The Colorado House of Representatives passed a bill yesterday that would require a study of the health impact of fracking in Colorado. The bill, House Bill 1297, passed with all Democratic Representatives, and one Republican Representative from Grand Junction, Colorado, in favor.
If signed into law, the bill would direct the Colorado Department of Public Health and Environment to conduct an "analysis of human health and quality of life" in six counties along Colorado's front range: Adams, Arapahoe, Boulder, Broomfield, Larimer, and Weld. According to a fiscal note on the bill, the study will cost approximately $600,000.
The study required under the bill would be conducted in two phases. Phase one would include a study of existing medical literature, identification of "conditions of interest" that medical literature indicates might be related to oil and gas operations, and a written report presented to general assembly committees by the end of this year. Phase two would then include mailed and online surveys concerning the identified conditions, and "case-controlled studies" on at least two relevant conditions.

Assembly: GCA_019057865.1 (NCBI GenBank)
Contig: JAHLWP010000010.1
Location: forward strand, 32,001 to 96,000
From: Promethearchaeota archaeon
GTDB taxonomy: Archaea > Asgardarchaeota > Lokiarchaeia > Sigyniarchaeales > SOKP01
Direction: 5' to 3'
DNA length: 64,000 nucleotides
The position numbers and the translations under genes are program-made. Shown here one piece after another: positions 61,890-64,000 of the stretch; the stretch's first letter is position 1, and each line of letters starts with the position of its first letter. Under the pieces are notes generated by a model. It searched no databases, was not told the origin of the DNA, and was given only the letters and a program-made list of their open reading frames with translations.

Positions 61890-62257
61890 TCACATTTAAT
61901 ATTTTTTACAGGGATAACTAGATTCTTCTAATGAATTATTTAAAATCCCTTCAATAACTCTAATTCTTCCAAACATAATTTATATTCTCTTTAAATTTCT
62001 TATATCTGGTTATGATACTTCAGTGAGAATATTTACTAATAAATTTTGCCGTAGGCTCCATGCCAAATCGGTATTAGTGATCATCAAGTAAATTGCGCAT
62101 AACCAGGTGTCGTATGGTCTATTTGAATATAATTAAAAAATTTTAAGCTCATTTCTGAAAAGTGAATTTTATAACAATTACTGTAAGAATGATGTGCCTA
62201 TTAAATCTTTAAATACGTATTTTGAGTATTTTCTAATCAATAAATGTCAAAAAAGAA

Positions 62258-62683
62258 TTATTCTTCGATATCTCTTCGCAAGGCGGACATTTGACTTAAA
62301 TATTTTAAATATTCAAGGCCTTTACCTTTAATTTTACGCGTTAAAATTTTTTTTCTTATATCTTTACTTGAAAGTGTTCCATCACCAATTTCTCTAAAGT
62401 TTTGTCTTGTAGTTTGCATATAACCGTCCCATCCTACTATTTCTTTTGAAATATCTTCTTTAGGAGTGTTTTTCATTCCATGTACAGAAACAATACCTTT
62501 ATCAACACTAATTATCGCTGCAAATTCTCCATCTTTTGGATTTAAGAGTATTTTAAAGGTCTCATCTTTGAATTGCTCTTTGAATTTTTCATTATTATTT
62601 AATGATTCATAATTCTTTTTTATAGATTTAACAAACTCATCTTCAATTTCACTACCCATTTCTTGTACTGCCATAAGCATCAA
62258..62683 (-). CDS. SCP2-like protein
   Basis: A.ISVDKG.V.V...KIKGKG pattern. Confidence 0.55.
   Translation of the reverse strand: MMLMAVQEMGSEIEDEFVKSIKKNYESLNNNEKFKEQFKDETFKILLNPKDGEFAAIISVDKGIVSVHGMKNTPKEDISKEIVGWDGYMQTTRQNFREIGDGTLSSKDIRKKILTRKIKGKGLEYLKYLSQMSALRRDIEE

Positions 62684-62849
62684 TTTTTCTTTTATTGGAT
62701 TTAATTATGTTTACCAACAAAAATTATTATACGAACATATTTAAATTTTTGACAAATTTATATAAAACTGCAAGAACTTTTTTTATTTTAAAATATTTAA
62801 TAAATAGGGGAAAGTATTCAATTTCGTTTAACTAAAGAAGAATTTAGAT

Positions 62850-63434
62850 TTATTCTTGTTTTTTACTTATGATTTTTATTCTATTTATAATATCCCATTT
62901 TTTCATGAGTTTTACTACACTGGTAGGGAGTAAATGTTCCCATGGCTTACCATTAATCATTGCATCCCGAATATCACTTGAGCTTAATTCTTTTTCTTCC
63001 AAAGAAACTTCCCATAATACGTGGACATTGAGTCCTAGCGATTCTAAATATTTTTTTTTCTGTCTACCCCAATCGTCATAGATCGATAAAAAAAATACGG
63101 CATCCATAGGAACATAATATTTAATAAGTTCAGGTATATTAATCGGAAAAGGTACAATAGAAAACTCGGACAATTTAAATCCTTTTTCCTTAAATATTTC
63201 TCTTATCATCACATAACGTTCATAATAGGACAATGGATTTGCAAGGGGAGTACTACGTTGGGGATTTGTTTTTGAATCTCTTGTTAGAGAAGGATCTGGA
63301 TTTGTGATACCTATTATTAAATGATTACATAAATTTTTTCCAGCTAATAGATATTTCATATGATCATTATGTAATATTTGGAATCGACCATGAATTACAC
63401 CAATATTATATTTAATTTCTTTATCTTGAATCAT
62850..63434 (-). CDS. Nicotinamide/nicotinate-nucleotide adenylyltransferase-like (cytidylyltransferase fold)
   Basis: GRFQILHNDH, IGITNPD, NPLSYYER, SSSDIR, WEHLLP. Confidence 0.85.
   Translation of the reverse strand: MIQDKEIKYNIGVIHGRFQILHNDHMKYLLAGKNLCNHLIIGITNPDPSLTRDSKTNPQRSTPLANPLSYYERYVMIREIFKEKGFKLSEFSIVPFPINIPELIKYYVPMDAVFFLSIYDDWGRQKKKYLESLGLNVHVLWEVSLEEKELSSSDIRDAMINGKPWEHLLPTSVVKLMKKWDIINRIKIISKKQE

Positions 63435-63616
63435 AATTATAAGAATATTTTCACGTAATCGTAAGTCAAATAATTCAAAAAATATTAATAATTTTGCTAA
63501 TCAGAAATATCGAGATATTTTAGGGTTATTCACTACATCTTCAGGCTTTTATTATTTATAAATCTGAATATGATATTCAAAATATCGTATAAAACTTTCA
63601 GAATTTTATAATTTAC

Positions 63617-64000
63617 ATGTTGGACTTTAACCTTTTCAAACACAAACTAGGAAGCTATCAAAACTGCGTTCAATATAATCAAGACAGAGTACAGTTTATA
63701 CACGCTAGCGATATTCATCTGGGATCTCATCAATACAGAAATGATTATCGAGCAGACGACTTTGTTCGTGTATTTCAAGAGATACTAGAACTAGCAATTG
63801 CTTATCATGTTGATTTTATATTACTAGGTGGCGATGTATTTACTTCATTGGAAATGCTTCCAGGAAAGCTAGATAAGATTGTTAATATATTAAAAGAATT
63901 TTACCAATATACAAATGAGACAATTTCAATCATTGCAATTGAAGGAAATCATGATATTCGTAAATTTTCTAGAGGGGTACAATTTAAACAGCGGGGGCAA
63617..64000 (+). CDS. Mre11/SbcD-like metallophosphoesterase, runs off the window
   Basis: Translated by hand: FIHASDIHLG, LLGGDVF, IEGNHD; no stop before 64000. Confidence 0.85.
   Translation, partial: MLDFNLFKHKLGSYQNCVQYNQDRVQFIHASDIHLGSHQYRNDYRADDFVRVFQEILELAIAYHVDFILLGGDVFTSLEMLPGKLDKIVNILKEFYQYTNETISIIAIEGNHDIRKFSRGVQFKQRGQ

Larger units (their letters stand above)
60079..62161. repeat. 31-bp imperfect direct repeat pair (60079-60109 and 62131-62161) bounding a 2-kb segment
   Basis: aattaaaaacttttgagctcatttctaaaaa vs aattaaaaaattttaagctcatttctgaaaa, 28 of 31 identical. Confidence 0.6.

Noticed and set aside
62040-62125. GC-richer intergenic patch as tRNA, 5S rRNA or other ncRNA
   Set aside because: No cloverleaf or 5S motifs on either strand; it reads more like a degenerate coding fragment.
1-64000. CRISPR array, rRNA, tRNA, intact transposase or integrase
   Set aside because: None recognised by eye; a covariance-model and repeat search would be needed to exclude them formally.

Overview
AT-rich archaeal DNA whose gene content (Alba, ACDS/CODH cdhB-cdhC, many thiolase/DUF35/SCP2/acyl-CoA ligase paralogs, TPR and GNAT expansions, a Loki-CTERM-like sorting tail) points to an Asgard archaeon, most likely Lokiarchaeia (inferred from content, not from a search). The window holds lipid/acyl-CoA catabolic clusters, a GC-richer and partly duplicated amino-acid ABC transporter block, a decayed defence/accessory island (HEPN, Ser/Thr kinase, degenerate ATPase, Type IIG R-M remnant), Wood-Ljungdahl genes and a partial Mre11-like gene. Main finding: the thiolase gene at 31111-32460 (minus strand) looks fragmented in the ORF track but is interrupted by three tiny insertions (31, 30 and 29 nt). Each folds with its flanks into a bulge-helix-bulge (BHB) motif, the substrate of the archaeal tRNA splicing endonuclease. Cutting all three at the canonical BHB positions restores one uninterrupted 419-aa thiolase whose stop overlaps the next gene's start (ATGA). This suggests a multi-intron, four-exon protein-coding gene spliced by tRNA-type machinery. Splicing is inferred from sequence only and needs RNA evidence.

The bill's sponsor, Joann Ginal (D – Fort. Collins), commented after the vote that people across Colorado had expressed concern about the potential effects of increased oil and gas operations in Colorado. According to Ginal, "This analysis will help [Colorado] be better informed and make educated decisions as we move forward."
The bill will now be considered by the Colorado Senate.
Coverage available here.
The content of this article is intended to provide a general guide to the subject matter. Specialist advice should be sought about your specific circumstances.